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How effective is your DevOps security integration?

Dan Cornell CTO, Principal, Denim Group
How effective is your DevOps security integration?

Another Black Hat has come and gone. And, for me, Black Hat has come to be synonymous with Black Hat Arsenal, an exhibition space and demonstration area for researchers and developers to highlight free and open-source tools they’ve recently released.

This year marks the fifth year in a row that I’ve had the opportunity to demonstrate the ThreadFix Community Edition application vulnerability resolution platform. I always count on Arsenal to create a space in which I can introduce it to new users and meet with existing users to learn more about their needs and upcoming projects.

Two major themes and questions this year

While at Arsenal, it is encouraging to hear the chatter from the folks who stop by our booth. Our users tend to be responsible for fairly sophisticated application security programs. In most cases, they are running multiple tools and trying to take a much more quantitative view of their programs. These users act as live case studies for us. Once we are able to understand what they are struggling with and the goals that they have set, we are able to gain a solid understanding of where the overall market is headed.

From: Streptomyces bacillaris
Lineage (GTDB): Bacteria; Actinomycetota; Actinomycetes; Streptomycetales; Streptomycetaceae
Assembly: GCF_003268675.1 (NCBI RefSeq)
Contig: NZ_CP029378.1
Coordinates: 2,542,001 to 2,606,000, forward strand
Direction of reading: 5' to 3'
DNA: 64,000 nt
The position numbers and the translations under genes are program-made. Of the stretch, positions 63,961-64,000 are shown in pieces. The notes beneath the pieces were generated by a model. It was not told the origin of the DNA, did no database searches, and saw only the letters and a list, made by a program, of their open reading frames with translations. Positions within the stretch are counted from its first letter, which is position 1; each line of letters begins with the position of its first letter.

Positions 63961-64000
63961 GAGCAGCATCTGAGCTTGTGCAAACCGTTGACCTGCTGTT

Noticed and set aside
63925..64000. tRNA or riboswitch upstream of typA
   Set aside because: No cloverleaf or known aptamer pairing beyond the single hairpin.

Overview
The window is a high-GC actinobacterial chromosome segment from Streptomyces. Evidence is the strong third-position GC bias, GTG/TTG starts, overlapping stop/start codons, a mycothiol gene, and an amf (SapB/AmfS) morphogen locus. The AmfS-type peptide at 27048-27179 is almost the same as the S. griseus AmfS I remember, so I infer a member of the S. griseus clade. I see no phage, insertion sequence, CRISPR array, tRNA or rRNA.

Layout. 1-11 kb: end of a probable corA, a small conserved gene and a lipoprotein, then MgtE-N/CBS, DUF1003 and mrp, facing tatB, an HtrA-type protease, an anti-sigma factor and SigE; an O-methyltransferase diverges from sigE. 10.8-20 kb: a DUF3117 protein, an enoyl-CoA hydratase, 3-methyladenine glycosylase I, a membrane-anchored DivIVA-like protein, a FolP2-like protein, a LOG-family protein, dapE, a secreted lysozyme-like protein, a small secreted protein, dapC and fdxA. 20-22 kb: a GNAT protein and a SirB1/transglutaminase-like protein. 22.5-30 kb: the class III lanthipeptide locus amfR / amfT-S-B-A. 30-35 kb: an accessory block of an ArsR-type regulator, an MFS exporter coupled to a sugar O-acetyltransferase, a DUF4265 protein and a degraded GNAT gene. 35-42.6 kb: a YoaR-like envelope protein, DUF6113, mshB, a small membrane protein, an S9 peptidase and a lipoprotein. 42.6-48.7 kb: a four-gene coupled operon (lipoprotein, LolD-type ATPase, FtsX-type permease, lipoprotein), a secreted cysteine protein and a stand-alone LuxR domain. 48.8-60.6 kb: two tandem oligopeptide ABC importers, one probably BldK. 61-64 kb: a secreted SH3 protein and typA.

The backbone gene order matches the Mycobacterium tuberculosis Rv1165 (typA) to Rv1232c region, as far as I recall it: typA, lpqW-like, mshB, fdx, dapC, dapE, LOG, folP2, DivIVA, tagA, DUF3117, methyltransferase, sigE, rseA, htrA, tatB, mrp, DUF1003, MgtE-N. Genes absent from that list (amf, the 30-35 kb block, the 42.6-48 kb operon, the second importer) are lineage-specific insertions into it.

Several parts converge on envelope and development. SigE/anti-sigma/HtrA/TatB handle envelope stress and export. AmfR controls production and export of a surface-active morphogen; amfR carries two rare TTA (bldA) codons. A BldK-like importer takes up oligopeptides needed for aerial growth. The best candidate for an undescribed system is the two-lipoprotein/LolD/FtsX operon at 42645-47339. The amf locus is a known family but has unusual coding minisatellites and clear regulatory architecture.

This year, two questions came up repeatedly that resonated with those attending our demos:

  • What are the effective testing tools?
  • How do I infuse security into my developers’ continuous integration/continuous delivery (CI/CD) pipelines?

Testing tool effectiveness

Visitors tend to come though my Arsenal presentations in groups. People gather, a few move on, and others come to replace them. One question that rippled continuously through the crowds was, “What is the best tool for security testing?” Given ThreadFix’s ability to ingest the results from most of the major SAST, DAST, and IAST tools, we’re in a position where organizations expect us to have strong opinions. Though I have personal opinions on the topic, since it acts as a hub for this type of information, I prefer to stay neutral. With that said, our recommendation is consistently to perform testing and benchmarking to figure out which tools are right for the applications in your specific environment. ThreadFix provides reports that make this possible, so the process simply involves testing the same application with several tools, triaging the results to mark false positives, and then running reports to see how the various testing technologies behaved.